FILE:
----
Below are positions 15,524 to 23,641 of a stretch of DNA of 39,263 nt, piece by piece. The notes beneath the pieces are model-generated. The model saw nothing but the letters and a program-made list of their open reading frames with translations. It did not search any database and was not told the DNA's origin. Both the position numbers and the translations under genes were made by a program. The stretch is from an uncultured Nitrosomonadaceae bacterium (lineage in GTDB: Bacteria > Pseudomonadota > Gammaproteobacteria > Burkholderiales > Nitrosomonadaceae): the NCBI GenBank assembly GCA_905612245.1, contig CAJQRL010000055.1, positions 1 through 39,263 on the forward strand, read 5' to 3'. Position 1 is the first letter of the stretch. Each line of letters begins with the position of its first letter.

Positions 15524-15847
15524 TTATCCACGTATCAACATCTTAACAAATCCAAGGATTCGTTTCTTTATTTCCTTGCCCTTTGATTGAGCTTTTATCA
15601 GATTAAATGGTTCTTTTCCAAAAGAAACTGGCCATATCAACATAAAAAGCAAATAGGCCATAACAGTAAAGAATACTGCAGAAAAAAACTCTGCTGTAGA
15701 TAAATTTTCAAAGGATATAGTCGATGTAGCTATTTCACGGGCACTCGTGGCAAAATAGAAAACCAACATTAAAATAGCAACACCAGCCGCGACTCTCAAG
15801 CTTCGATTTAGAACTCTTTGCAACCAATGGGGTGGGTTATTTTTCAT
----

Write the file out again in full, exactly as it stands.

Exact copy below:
Below are positions 15,524 to 23,641 of a stretch of DNA of 39,263 nt, piece by piece. The notes beneath the pieces are model-generated. The model saw nothing but the letters and a program-made list of their open reading frames with translations. It did not search any database and was not told the DNA's origin. Both the position numbers and the translations under genes were made by a program. The stretch is from an uncultured Nitrosomonadaceae bacterium (lineage in GTDB: Bacteria > Pseudomonadota > Gammaproteobacteria > Burkholderiales > Nitrosomonadaceae): the NCBI GenBank assembly GCA_905612245.1, contig CAJQRL010000055.1, positions 1 through 39,263 on the forward strand, read 5' to 3'. Position 1 is the first letter of the stretch. Each line of letters begins with the position of its first letter.

Positions 15524-15847
15524 TTATCCACGTATCAACATCTTAACAAATCCAAGGATTCGTTTCTTTATTTCCTTGCCCTTTGATTGAGCTTTTATCA
15601 GATTAAATGGTTCTTTTCCAAAAGAAACTGGCCATATCAACATAAAAAGCAAATAGGCCATAACAGTAAAGAATACTGCAGAAAAAAACTCTGCTGTAGA
15701 TAAATTTTCAAAGGATATAGTCGATGTAGCTATTTCACGGGCACTCGTGGCAAAATAGAAAACCAACATTAAAATAGCAACACCAGCCGCGACTCTCAAG
15801 CTTCGATTTAGAACTCTTTGCAACCAATGGGGTGGGTTATTTTTCAT